Basic human emotions

Basic human emotions
Drawing by Adrian Serghie

   A colorful mind can create colorful emotions. Starting from the darkest ones to the most enlighten states, we often go through all the specter without us even realizing how many emotions we feel in the same time. But how many emotions are out there? This is a question tougher than we might expect because we live through emotions every day.

   This search of emotions started many years ago with Aristotle who concluded we have 14 different emotions (fear, confidence, anger, friendship, calm, grudge, shame, rudeness, pity, kindness, envy, indignation, rivalry, and contempt) which gives our life a purpose. I don’t know what kind of experiments he did (probably none), but it’s a big ass list. Since we, as humans, want to evolve and we want to clear some space in our mind since a list of 14 emotions occupies too much of our memory, we tried clearing up the list. So in 20th century, Robert Plutchik reduced the list to eight basic emotions (joy, sadness, trust, disgust, fear, anger, surprise, and anticipation) which interact with each other creating the so called Plutchik’s Wheel of Emotions.

   Because Mr. Plutchik’s model wasn’t enough, Paul Ekman started to play with our emotions and it seems that he hasn’t stopped yet because there are models from 5 to 7 emotions (based on this Atlas of Emotions, it seems that most researchers agreed on 5 basic emotions, which are anger, fear, disgust, sadness and enjoyment). There is also an animated movie called Inside Out with these five basic emotions, which gave me some interesting insights about how our mind might work.

   Based on all these theories, which emotions you think you feel the most?

27 thoughts on “Basic human emotions

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  1. Well, seeing as how I am one of a kind, no one else like me, it would be difficult to compare my emotions with someone else’s theory… whatever emotion I would have would be determined by the circumstances of the moment… 🙂

    “Be yourself; everyone else is already taken.”
    ― Oscar Wilde

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      1. Being busy with some sort of task brings enjoyment, or maybe just not having anything to feel bad about. I still feel much sadness and shame, but I think it’s the low times that allow one to appreciate the good times.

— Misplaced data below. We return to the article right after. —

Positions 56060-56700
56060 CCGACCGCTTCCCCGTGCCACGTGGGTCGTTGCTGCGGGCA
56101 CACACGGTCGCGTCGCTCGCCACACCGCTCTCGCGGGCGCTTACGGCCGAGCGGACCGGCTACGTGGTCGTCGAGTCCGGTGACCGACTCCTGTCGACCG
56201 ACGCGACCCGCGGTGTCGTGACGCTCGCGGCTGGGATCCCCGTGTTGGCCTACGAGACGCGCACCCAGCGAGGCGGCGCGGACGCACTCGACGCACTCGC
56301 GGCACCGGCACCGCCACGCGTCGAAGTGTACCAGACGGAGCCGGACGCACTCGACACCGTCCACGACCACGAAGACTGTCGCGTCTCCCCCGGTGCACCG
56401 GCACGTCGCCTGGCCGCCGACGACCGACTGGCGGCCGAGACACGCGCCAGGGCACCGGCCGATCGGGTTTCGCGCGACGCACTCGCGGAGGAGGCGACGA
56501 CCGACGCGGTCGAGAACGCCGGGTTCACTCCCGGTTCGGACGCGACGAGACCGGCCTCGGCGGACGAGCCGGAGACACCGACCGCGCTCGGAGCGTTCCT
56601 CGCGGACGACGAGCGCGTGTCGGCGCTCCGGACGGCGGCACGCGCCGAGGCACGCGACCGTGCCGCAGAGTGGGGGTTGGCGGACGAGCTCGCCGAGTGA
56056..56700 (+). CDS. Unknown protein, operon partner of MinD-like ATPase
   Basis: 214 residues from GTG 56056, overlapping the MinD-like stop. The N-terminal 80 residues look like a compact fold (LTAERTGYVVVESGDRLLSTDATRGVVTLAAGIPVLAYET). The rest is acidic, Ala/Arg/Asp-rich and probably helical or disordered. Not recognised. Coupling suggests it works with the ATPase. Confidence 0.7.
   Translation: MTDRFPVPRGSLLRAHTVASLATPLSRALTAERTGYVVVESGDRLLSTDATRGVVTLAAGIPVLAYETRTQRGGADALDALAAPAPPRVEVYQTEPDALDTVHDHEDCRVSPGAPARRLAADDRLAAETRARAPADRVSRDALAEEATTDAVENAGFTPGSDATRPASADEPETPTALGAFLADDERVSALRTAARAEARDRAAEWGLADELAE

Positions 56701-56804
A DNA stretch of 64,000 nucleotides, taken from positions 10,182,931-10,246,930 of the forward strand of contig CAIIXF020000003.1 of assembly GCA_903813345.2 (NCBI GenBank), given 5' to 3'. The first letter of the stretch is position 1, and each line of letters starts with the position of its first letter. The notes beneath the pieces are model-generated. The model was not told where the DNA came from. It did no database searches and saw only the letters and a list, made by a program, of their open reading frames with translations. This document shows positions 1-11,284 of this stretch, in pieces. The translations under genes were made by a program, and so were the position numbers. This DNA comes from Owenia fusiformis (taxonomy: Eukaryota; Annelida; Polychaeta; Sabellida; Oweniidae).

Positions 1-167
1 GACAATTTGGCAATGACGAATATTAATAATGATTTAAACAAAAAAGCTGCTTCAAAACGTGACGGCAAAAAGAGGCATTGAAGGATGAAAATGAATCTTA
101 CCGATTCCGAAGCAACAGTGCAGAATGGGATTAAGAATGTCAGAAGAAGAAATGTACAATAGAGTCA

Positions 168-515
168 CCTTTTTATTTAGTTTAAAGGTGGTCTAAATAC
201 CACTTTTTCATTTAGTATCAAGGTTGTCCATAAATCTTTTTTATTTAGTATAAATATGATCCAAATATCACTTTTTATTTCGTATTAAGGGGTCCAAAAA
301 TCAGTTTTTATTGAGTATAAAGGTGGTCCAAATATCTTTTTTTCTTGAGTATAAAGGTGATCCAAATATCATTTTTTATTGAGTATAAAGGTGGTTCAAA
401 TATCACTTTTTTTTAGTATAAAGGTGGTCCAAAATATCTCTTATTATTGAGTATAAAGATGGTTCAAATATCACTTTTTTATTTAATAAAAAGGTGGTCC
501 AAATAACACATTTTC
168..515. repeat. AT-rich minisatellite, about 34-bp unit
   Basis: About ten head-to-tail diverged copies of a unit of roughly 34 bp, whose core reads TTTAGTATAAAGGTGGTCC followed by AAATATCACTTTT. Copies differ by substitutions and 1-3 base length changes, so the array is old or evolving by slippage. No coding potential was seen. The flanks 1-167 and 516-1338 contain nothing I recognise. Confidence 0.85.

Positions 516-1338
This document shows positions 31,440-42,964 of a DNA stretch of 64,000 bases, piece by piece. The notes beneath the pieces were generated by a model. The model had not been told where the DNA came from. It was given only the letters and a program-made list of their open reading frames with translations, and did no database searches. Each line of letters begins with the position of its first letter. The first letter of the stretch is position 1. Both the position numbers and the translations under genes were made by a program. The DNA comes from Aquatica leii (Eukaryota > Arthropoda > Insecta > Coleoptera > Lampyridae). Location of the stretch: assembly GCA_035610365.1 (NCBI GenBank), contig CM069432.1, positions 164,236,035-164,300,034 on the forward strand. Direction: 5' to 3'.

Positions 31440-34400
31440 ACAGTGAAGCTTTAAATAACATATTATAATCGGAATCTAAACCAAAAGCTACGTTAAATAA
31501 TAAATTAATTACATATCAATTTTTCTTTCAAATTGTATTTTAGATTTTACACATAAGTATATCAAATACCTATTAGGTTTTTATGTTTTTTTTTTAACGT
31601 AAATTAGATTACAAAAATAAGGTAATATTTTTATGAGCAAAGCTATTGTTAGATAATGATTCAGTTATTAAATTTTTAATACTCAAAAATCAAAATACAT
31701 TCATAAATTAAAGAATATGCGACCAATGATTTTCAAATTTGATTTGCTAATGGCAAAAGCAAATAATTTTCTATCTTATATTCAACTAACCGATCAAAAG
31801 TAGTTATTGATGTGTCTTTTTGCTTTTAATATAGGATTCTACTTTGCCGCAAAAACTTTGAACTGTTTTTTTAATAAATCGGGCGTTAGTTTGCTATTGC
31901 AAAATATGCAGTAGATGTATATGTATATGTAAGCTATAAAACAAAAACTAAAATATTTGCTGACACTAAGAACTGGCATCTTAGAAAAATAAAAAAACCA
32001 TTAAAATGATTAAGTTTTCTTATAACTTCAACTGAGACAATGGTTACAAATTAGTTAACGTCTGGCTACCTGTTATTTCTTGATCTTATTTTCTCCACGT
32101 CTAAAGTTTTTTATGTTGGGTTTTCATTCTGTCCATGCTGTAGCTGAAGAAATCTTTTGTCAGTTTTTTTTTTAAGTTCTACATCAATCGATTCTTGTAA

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  2. Curiosity! Isn’t that an emotion? I fell like that’s at least half of what I feel in any given day. It may as simple as “All right, which cat just got sick” or as unanswerable as “Who decided cooking meat was a good idea?”

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      1. Haha! Cool. You know I just made a guess at that though. To me, curiosity isn’t an emotion but I’m not an expert or any shit on neuroscience. I just hazard educated guesses? Whatever feels right. (Because truth and fact aren’t the same thing)

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      1. I think of emotions as a whole spectrum of various degrees of feeling… Very difficult to explain or pin down exact emotions because they are subjective by experience. Yet curiosity, omg I am very curious… That is why i do anything that I do or have done in the past… It is what drives me on. I am the embodiment of curiosity. I love to poke and prod and learn and provoke and just,… everything. Yet I do not “feel” curious… I just am. Emotions to me are reactionary. It is something felt after the experience. Because I am incredibly emotional. Happy, sad, passionate, apathetic, anxious.. a whole bunch of stuff.

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